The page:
Behavioural Finance

:thread:Twitter thread

Charlie Munger said “show me the incentive and I will show you the outcome.” A great way to learn this lessons: look at poorly-designed rules (AKA bad incentives) that had unintended consequences. Here are 10 examples

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:books:Best Book

The (Mis)Behaviour of Markets: A fractal view of risk, ruin and rewards
By Benoit B. Richard L. Mandelbrot Hudson

This international bestseller, which foreshadowed a market crash, explains why it could happen again if we don’t act now. Fractal geometry is the mathematics of roughness: how to reduce the outline of a jagged leaf or static in a computer connection to a few simple mathematical properties.


:arrow_forward: Best of YouTube

Core human motivations
By Kunal shah

Knowledge project 141


By Christian Busch

Most of us think that luck just happens (or doesn’t) but everyone can learn to look for the unexpected and find serendipity.

Key points – How to be lucky

  • ‘Smart luck’ or serendipity is about creating meaningful accidents – and making accidents meaningful!

  • Many of the world’s most successful and joyful people use a ‘serendipity mindset’ to create their own luck and live meaningful lives.

  • Cultivate your own serendipity mindset by challenging the biases in how you see and relate to the world

  • Adopt simple techniques and tools to further cultivate a serendipity mindset

  • Whether you’re an extravert or introvert, there are conversational skills you can learn to connect with others


How do smart people make smart decisions? | Gerd Gigerenzer

Gerd Gigerenzer is Director at the Max Planck Institute for Human Development and Director of the Harding Center for Risk Literacy in Berlin.

The Ben Franklin Book keeping method or Expected utility theory of listing pros & cons, performing calculations, and making decisions is an old one. Very few people who teach this method of rational choice, make decisions in this fashion. This method works in a world where risks, probabilities and consequences are known. In the world of uncertainty, calculations are not enough, you need heuristics & good intuition.

Decisions under uncertainty is not equal to Decisions under risk, he elaborates on four points- uncertainty, heuristics, simplicity & less is more.


Investing Advice from 1937, Still Relevant Today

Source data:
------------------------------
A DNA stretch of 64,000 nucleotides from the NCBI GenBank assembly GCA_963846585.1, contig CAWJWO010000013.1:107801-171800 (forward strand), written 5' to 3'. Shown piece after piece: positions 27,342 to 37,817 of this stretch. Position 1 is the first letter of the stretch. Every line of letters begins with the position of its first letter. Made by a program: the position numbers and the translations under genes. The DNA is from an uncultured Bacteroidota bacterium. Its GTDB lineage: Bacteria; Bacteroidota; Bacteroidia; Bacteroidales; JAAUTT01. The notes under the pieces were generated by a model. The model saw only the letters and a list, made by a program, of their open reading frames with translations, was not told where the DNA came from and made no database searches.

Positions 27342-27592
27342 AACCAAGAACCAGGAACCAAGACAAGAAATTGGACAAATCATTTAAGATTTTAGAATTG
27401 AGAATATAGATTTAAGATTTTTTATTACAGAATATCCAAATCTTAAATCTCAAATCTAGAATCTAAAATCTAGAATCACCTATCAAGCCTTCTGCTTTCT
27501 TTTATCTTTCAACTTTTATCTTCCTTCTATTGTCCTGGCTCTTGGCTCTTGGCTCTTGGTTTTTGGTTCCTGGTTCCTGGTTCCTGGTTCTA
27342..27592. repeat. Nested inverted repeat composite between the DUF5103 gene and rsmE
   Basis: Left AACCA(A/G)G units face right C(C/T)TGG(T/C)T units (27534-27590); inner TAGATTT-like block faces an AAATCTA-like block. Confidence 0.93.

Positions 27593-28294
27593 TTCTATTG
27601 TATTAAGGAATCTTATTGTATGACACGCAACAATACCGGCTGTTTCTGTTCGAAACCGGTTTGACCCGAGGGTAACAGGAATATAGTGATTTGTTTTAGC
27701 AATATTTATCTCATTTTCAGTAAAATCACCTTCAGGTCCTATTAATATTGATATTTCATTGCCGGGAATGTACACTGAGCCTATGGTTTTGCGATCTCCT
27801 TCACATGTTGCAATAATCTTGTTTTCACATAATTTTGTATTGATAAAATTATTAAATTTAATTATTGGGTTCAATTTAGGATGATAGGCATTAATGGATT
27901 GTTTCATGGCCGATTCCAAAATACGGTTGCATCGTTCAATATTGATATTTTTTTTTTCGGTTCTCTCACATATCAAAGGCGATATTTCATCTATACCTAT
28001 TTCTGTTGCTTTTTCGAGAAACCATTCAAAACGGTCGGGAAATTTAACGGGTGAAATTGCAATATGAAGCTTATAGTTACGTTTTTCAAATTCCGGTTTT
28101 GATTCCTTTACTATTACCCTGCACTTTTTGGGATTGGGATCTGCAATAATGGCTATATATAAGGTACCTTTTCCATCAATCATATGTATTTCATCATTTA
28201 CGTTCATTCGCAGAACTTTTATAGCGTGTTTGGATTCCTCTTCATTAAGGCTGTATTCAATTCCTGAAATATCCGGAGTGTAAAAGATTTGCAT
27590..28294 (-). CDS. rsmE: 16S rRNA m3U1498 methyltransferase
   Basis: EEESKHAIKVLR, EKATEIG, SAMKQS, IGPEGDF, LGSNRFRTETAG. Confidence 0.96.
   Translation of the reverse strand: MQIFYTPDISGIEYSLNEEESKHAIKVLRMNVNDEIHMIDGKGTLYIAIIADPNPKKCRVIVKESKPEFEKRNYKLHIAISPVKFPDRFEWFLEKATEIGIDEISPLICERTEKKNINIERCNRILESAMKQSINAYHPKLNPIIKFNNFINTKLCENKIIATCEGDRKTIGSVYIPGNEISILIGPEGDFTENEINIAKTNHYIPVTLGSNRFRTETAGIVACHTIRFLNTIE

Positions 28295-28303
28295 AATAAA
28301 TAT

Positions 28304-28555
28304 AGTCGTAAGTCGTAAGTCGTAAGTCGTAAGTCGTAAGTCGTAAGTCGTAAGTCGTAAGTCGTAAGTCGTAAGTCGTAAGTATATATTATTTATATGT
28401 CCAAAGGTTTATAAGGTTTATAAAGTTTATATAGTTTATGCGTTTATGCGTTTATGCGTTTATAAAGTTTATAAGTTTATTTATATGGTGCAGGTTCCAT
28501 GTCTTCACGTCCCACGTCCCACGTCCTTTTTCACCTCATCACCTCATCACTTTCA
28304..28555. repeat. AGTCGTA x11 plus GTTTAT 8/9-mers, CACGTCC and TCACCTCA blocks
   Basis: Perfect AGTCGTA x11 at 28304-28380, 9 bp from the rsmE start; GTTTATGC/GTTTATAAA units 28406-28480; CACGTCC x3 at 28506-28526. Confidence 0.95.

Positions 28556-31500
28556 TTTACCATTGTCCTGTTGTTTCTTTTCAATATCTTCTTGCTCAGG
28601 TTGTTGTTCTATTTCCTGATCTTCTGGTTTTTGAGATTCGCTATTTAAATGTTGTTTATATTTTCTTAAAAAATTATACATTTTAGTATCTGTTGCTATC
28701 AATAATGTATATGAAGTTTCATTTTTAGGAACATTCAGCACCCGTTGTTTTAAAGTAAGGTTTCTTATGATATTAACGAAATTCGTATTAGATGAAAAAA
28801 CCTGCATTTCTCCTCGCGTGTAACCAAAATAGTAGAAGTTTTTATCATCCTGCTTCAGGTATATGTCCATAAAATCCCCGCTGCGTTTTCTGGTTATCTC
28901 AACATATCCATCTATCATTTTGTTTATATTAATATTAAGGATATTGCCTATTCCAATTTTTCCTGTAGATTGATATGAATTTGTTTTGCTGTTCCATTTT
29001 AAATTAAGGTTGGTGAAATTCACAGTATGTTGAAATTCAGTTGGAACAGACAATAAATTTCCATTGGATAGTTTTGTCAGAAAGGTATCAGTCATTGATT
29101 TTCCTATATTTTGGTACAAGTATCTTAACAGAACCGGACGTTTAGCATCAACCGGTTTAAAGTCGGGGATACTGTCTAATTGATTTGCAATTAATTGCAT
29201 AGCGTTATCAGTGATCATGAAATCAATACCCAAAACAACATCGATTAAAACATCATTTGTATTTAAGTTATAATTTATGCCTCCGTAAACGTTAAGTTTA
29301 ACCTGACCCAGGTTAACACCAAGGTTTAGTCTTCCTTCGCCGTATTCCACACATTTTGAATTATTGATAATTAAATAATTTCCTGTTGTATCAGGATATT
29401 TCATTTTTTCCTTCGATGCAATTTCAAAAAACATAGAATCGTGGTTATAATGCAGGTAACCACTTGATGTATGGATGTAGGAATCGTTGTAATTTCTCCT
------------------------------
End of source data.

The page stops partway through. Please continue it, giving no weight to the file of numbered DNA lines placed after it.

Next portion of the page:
Novel Investor

Just before the 1937 market crash, Fred C. Kelly wrote a well-timed column sharing behavioral investing advice that’s still relevant today.

Human nature is much the same wherever found. Hence it always responds to the same kind of stimuli. Some people require a little more prodding than others do before they will move. But in a general way if you knew all the different kinds of stimuli brought to bear on a certain average group, you could tell just what they would do.

If you re a normal, average person, then you are a member of the largest group on earth and are likely to buy and sell when the rest of this group does.

Market success depends partly on an ability to distrust one’s natural impulses and go contrary to them. We must be cautious and fearful at the very time we are inclined to feel most hopeful — and to show courage when scared. It is fatal to follow the crowd blindly, for the crowd is almost sure to be wrong.

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The OODA Loop: How Fighter Pilots Make Fast and Accurate Decisions
Farnam Street

The OODA Loop is a four-step process for making effective decisions in high-stakes situations. It involves collecting relevant information, recognizing potential biases, deciding, and acting, then repeating the process with new information.

Because they’re developed and tested in the relentless laboratory of conflict, military mental models have practical applications far beyond their original context. If they didn’t work, they would be quickly replaced by alternatives. Military leaders and strategists invest a great deal of time and resources into developing decision-making processes.